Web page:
The garden that Sally and Richard Myers call a work in progress surrounds their small downtown home with color, creativity, sculpture and a persistent sense of curiosity and wonder. It's a metaphor for their marriage-a surprise union that neither was expecting but that keeps blossoming in felicitous ways.
Sally, a watercolor artist and the owner of an entertainment agency, was 55 and a first-time bride when she married Dick, a 60-year-old divorced accountant she met through a mutual friend. They wed five years ago at a ceremony at Marie Selby Botanical Gardens near an ancient banyan tree. The garden setting was prophetic, since when the couple bought a home, the first thing they thought about was creating a garden. Selby Gardens was their inspiration.
"The home had been built in 1990 by an architect and his interior designer wife," explains Sally. "It had clean, modern lines and an open floor plan with high ceilings and a number of glass walls. But there wasn't much of a garden, just some oaks and nicely positioned palms. While we were making some adjustments to the inside of the house, we decided to create a little garden of our romantic fantasies. It would be a place to entertain, sit and have morning coffee, watch the birds, and a spot for me to paint outdoors. Gradually, one project led to another; and we've ended up with a series of small garden spaces including a swimming pool, deck, and special places to display outdoor sculpture we brought back from Mexico, where we honeymooned."
Dick retired from his Fort Myers accounting practice nearly three years ago. Then his new Sarasota career began. Never considering himself handy, he was suddenly composing mosaic glass tile designs, laying paving stones, installing an outdoor lighting system, constructing an arbor, building a deck, planting a butterfly garden and plenty more.
He says he owes his transformation from businessman to builder-botanist to the patient experts at Home Depot and Selby Gardens. He's a graduate of many hand-on seminars at both places. Sally is the colorist. Using her artist's eye, she picked out shrubs and vines on trellises for the backbone of the garden and then added some perennials as borders. She planted others in terra cotta pots so that she could cluster color and move the containers around the deck to create different looks. Most of the couple's plants were purchased at the Selby Garden plant fair and Farm & Garden.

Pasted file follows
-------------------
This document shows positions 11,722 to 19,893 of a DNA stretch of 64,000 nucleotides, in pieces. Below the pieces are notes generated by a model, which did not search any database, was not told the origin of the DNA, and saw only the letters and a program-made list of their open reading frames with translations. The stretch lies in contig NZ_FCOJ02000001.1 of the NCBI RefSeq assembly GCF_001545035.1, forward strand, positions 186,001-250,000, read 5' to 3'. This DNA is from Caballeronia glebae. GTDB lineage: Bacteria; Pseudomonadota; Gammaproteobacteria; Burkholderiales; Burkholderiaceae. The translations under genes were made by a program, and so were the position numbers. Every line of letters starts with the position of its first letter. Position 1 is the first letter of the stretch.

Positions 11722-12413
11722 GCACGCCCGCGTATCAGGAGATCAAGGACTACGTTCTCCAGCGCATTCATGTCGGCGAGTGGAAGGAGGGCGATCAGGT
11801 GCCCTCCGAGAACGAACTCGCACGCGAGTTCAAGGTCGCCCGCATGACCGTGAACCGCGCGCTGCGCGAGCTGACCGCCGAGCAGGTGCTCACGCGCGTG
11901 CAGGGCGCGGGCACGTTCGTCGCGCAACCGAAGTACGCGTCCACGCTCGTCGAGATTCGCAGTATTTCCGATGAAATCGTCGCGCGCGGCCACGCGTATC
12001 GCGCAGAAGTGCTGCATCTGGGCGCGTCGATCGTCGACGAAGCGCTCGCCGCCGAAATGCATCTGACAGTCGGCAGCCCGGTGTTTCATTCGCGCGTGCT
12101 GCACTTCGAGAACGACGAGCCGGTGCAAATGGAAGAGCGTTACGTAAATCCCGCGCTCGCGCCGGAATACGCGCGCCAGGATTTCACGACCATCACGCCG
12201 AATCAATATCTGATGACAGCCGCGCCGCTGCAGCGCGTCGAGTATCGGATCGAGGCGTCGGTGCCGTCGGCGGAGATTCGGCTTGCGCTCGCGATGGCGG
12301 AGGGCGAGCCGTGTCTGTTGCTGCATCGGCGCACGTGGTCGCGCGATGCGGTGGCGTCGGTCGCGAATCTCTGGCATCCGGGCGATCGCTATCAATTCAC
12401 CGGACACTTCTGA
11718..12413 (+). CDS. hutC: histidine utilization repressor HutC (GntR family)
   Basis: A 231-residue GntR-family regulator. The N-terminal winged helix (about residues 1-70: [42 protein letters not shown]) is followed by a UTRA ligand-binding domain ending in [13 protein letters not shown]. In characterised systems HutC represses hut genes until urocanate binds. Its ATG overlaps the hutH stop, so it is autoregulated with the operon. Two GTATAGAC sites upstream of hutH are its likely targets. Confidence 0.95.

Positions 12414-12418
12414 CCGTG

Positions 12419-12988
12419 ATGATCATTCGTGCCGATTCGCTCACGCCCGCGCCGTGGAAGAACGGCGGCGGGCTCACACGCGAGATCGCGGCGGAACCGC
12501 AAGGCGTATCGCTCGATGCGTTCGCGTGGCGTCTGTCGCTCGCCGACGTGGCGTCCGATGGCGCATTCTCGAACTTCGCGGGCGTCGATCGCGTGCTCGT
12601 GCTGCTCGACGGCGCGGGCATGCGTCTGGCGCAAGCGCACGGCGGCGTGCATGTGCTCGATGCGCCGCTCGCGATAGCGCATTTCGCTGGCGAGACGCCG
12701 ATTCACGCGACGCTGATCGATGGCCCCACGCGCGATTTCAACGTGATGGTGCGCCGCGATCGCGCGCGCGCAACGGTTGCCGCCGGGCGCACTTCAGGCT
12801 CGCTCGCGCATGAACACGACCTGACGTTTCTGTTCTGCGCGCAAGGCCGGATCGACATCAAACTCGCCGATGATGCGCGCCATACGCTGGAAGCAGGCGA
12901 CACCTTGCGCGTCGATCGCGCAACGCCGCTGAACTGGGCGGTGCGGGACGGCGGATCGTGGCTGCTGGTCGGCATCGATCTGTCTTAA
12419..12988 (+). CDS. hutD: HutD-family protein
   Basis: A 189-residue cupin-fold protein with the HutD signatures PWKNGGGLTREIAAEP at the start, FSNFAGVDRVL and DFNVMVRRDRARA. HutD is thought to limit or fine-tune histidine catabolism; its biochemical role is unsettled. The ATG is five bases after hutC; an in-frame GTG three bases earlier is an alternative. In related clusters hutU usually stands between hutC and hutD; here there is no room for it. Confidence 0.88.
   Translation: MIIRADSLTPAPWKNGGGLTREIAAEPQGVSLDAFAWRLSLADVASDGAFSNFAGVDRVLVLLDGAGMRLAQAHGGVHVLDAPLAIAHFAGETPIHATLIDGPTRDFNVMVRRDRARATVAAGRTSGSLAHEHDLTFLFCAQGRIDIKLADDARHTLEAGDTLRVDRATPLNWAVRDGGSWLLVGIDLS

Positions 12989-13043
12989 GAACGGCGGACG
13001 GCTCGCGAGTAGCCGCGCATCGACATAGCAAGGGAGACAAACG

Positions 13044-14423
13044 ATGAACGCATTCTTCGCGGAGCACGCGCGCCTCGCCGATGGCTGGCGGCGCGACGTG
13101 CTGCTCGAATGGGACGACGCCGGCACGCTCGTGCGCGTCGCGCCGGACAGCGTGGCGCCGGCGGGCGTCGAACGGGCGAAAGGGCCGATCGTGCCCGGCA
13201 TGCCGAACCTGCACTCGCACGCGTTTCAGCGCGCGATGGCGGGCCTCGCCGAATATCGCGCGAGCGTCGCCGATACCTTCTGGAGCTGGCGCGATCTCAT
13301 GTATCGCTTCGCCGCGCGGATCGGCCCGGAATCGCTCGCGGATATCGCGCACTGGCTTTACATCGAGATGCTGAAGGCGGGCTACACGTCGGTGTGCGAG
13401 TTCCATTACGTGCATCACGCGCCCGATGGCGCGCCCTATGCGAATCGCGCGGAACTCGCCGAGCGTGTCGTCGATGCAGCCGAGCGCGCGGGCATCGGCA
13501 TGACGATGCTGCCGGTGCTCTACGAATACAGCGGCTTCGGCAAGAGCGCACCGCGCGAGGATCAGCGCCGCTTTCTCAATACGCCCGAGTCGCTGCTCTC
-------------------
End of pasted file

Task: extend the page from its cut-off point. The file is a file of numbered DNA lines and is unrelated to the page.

Outdoor furniture came next, as the garden took on the look of Provence with bright blue and yellow hues. A large oak tree provides a canopy for one area, just right for sheltering Dick's collection of ferns. The butterfly garden occupies a sunny part of the yard. And near the swimming pool the ashes of their departed dog Muffin rest under a memorial stone. Dick included a potting bench in another part of the yard and an outdoor shower; and he planted sweet-smelling jasmine near the screened porch off the dining room. Orange and grapefruit trees provide fruit for breakfasts on the patio.
The front entrance to the couple's yellow-and-white house became a welcoming streetside garden of palms, ferns and flowering bushes, which soften the sharp architectural angles of the residence. When you enter through the clear glass front door, you look all the way out to the swimming pool and gardens. "I guess it precludes skinny dipping," says Sally, "but we love the way the indoor and the outdoor spaces merge."
Sally's special garden space is a long, narrow alley to the side of the house bordered by flowers on one side and on the other, a covered with bleeding heart vines. The area is crowned by a rustic arbor. "I had always wanted just such an arbor and Dick made it for me," she says. "I take my paints out there and set them up on a table he constructed and I listen to the birds and the sound of the water while I paint. It's just wonderful."
The couple decided against installing a sprinkler system in favor of watering by hand. That is Dick's job, and he says the very act of walking through the small garden areas with a hose provides a satisfying-and practical-connection with the planted areas. " I can see my mistakes," he says with a laugh, "like the ferns that are overtaking the crotons. I need to remember to prune. I can see what needs attention and what specimens might do better in a different location. I watch birds, butterflies and squirrels at play out there and once in while I spy a black snake or a possum. This garden has taken on a life of its own."